Parent Michelle Price questioned the purpose of the district’s public discussions, saying Smith seems to have her mind made up about the reconfiguration.
Board member Andrea Christoff clarified that the board, not administrators, will make the final determination on the proposal. She said the discussion session where held for the board’s benefit, as much as the public’s, to help them consider different perspectives as they each develop their positions.
“My mind is not made up,” Christoff said. “We have nine board members and we are the ones who are going to have to make this very difficult decision,” Christoff said. “We are not taking this lightly.”
Thursday’s meeting opened with a review of answers to questions posed by the public at the special session held Jan. 29.
Kauffman reviewed busing schedules, pointing out that once the district has all its information about the incoming kindergarten class in hand, they can fine tune the schedule. Until such time, Kauffman said the current version of the schedule as shared Thursday represents the “worst case scenarios” for busing to and from the schools.
Enrollment over the past five years shows a decline in the district’s elementary student population, from 674 total students in kindergarten through fifth grade during the 2014-15 year to 574 student this current year. Projections indicate the elementary population will hold fairly steady between now and the 2025-26 school year.
At present, elementary students are divided among the three schools as follows: roughly 230 at Mount Union-Kistler, 260 at Shirley Township and 80 at Mapleton-Union.
Maureen Hockenberry, former Shirley Township principal and current senior high school principal, reviewed several potential drawbacks as identified by teachers saying that, as Randoll later noted, the reconfiguration creates another transition year for students as they move from second into third grade.
“Now right, the big transition is from fifth to sixth grade when the move to the junior high,” Hockenberry said.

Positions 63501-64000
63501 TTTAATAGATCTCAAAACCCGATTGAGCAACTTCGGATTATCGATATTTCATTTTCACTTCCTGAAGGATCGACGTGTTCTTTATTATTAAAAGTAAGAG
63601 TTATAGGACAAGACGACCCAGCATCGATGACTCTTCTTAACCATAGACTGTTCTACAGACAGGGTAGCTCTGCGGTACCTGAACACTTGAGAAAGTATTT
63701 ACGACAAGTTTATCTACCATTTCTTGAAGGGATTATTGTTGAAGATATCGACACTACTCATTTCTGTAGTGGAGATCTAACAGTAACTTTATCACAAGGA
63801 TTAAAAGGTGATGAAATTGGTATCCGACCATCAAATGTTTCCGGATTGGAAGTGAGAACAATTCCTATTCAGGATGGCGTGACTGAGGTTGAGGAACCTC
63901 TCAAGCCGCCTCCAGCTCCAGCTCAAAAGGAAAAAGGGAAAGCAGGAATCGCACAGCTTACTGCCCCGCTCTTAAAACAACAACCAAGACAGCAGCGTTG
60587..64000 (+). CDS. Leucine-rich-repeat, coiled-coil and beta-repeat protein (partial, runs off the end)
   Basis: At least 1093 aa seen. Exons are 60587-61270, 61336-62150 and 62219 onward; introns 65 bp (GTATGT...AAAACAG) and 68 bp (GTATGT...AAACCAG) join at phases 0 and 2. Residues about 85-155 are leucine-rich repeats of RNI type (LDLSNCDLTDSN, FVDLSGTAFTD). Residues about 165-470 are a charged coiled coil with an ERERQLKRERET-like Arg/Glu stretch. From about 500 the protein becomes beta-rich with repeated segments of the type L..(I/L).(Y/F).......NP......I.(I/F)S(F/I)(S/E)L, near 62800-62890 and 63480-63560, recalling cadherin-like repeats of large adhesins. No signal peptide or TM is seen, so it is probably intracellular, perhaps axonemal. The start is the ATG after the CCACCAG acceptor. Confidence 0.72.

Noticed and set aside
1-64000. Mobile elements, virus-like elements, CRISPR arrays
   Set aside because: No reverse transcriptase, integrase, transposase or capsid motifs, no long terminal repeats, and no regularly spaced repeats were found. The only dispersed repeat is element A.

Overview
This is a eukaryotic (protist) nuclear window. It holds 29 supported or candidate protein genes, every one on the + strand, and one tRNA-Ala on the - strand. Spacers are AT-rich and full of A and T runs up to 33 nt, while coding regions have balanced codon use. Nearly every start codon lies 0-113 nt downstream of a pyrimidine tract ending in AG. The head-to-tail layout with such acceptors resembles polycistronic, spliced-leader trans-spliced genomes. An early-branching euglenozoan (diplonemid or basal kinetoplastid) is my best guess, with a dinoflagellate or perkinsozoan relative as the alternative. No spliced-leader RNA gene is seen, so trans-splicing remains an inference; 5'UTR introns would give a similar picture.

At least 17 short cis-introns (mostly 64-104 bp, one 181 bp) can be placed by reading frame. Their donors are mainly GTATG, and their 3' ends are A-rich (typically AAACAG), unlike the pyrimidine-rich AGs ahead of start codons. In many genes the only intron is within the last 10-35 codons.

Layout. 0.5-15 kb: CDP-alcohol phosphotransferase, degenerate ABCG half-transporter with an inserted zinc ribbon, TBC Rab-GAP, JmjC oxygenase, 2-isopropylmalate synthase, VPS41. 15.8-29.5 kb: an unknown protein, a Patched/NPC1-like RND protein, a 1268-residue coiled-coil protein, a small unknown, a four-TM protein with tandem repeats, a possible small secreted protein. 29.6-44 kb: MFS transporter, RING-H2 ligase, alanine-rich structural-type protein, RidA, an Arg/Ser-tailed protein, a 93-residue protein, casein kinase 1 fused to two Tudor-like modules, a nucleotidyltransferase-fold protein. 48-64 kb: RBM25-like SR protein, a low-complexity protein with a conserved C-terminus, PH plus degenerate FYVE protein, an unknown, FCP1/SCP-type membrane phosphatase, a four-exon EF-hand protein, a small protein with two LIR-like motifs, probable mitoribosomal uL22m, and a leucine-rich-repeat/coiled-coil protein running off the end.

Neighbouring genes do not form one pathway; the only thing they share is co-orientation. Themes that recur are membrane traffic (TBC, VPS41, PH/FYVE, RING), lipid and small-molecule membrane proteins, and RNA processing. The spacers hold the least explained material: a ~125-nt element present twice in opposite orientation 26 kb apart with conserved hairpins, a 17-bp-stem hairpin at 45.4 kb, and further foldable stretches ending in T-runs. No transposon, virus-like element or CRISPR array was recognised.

Hockenberry said teachers reports concerns over gym space, saying Mount Union-Kistler, because of its facilities, might make a better location for the intermediate grades.
Michele Grove, principal at Mount-Kistler, reported on how the district will group students to help ease the stress on the youngest students as they get acclimated to a new school.
Grove said as always, for the schools that have more than one classroom per grade, they will find the best mix of students per room by looking at academics, personalities and other such factors.
She said while parents and students may mourn the loss of the existing communities that have developed at each of the schools, the reconfiguration creates opportunity for new relationships and friendships.
The reconfiguration plan was first presented to the board at a building and grounds committee meeting in November. A state-mandated public hearing was held in December, following by the two Q&A sessions. At each meeting, the audience has been divided fairly evenly between parents and teachers.
“Everyone has been given opportunity to ask questions,” Smith said, adding the district will still field questions leading up to the board’s March vote.
Smith said she understands some parents’ apprehension but also believes the plan will yield more advantages for students than challenges.
“I’m looking at it from an educational perspective and believe it’s what’s best for the district,” she said. “I hope everyone understands that I do care about the district and about what’s best for our students. We wouldn’t be promoting the plan if I felt it was detrimental to students.”